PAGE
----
There are lots of things I can complain about when it comes to this show, but pure singing talent is not a problem. The arrangements and song choices can be weak, but the actual singing is always good at the very least. Examples of great moments:
- Journey mashup
- We Are Young by FUN
- Thriller/Heads Will Roll mashup
- Dog Days Are Over by Florence and the Machine
- You Get What You Give by New Radicals
One of my first issues with Glee was their portrayal of Obsessive-Compulsive Disorder. Ms. Pilsberry started season one off as a complete caricature of a person with OCD. Having known people with OCD, I was disappointed in the writers’ decision to blow the disorder out of proportion. There are people who are much more normal than Emma was who struggle and I think it would have been more meaningful if they had treated the disorder with a gentler hand. However, I appreciate that the show was receptive to viewer feedback and dialed it back (with Will Schuester’s help, of course!)
There’s also the more recent issue of domestic abuse. The show uses football coach Biest to talk about domestic violence to show that it can happen to anyone. Great, except all they do is insinuate it. I’m not saying it didn’t happen and I’m certainly not saying domestic violence shouldn’t be talked about. What I am saying is that it seems like the writers pulled it out of a “hat of episode ideas” and didn’t treat the topic with respect or delicacy, like it deserved.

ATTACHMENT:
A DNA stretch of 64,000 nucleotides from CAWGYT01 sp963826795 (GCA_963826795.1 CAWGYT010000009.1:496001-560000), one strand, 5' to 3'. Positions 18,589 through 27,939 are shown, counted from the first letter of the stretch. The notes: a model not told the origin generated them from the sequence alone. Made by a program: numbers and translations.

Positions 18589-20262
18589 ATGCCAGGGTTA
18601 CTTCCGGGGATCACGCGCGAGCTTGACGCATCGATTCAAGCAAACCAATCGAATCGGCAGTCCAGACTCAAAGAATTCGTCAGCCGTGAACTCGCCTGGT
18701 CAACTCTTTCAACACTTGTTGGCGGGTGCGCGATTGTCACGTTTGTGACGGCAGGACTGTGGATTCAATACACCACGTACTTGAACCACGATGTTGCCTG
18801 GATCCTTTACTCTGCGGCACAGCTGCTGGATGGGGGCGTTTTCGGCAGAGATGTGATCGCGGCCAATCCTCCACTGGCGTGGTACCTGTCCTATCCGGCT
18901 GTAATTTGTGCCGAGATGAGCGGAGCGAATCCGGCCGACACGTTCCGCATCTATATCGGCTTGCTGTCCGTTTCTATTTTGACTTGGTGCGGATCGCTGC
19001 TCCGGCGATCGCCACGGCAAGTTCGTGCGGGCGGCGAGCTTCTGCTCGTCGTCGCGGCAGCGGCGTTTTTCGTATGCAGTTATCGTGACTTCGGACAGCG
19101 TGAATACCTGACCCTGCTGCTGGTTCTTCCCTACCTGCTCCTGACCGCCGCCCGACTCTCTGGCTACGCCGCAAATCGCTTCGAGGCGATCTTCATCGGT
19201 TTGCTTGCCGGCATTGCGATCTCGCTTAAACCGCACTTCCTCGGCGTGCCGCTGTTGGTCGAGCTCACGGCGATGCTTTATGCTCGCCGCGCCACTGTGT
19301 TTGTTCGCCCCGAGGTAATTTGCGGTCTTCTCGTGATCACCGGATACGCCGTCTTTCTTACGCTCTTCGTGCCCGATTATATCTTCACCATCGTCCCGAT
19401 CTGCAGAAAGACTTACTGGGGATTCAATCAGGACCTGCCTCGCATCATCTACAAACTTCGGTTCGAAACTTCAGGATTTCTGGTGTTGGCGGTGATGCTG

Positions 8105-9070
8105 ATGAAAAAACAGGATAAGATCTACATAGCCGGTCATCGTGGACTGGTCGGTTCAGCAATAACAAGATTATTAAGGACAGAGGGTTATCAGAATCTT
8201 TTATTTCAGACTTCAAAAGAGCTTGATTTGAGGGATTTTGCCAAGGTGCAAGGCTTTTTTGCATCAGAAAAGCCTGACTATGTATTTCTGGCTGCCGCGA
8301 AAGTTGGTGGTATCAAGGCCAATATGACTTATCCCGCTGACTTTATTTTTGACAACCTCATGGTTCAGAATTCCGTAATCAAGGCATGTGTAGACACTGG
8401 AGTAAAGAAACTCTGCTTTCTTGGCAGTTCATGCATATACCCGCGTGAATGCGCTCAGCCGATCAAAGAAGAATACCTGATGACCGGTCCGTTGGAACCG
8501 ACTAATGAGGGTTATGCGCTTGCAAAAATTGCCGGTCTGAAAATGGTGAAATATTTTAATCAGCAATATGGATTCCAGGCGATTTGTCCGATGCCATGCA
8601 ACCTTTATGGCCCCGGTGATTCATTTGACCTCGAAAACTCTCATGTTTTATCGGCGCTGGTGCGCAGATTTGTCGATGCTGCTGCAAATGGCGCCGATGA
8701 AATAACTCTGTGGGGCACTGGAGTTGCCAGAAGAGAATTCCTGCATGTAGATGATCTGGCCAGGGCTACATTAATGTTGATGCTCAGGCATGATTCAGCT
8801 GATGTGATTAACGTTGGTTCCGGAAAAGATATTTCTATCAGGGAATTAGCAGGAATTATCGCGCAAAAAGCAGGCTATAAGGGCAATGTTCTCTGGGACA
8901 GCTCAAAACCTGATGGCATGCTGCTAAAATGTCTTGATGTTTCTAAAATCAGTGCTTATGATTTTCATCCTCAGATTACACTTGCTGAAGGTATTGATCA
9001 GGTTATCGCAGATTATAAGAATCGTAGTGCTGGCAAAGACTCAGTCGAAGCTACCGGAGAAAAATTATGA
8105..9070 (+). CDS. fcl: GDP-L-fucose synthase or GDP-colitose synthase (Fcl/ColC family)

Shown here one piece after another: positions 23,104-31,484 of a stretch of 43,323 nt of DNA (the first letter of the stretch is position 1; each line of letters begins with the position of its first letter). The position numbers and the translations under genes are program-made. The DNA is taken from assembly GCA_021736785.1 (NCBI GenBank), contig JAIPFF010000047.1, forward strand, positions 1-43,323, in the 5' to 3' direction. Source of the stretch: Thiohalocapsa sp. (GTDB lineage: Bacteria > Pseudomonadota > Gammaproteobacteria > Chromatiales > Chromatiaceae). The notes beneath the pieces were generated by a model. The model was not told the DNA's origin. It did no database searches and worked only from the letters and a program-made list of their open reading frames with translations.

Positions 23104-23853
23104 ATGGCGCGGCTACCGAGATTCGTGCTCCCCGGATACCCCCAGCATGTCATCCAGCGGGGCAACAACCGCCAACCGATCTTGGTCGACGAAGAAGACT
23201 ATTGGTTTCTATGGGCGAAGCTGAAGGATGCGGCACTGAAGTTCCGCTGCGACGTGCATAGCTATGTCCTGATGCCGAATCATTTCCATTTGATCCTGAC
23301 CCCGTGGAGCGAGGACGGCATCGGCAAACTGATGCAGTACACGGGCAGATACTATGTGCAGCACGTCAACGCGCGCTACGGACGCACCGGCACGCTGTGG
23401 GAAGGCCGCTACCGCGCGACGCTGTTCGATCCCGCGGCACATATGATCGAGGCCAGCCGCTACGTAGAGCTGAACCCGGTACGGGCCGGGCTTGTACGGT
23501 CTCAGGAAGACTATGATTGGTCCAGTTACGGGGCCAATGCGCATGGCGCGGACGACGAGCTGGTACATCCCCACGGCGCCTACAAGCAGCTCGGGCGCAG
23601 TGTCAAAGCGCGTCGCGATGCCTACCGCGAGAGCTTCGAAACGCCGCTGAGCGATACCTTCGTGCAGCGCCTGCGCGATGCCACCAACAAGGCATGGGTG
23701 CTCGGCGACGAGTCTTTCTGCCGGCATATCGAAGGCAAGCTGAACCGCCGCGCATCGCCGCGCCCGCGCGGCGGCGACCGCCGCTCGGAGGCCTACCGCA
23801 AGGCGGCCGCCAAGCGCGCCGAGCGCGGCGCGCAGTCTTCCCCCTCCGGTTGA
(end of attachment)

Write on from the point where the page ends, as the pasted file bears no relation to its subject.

So why is it that I watch? The entertainment value. The characters can be ridiculous and the plot overly dramatic, but that’s why it’s fun! I enjoy griping about how heavy handed the show is with social issues. I love laughing at Britney’s airheaded antics. I really love the costuming. It’s just television; I don’t expect it to be above critique. I want there to be flaws that I can pick at. I feel more connected to shows that, in fact, do have some downfalls, because I enjoy it even more when they’re able to redeem themselves. Maybe I just have a thing for underdogs.
Minnie wishes her high school had been a little bit more like McKinley.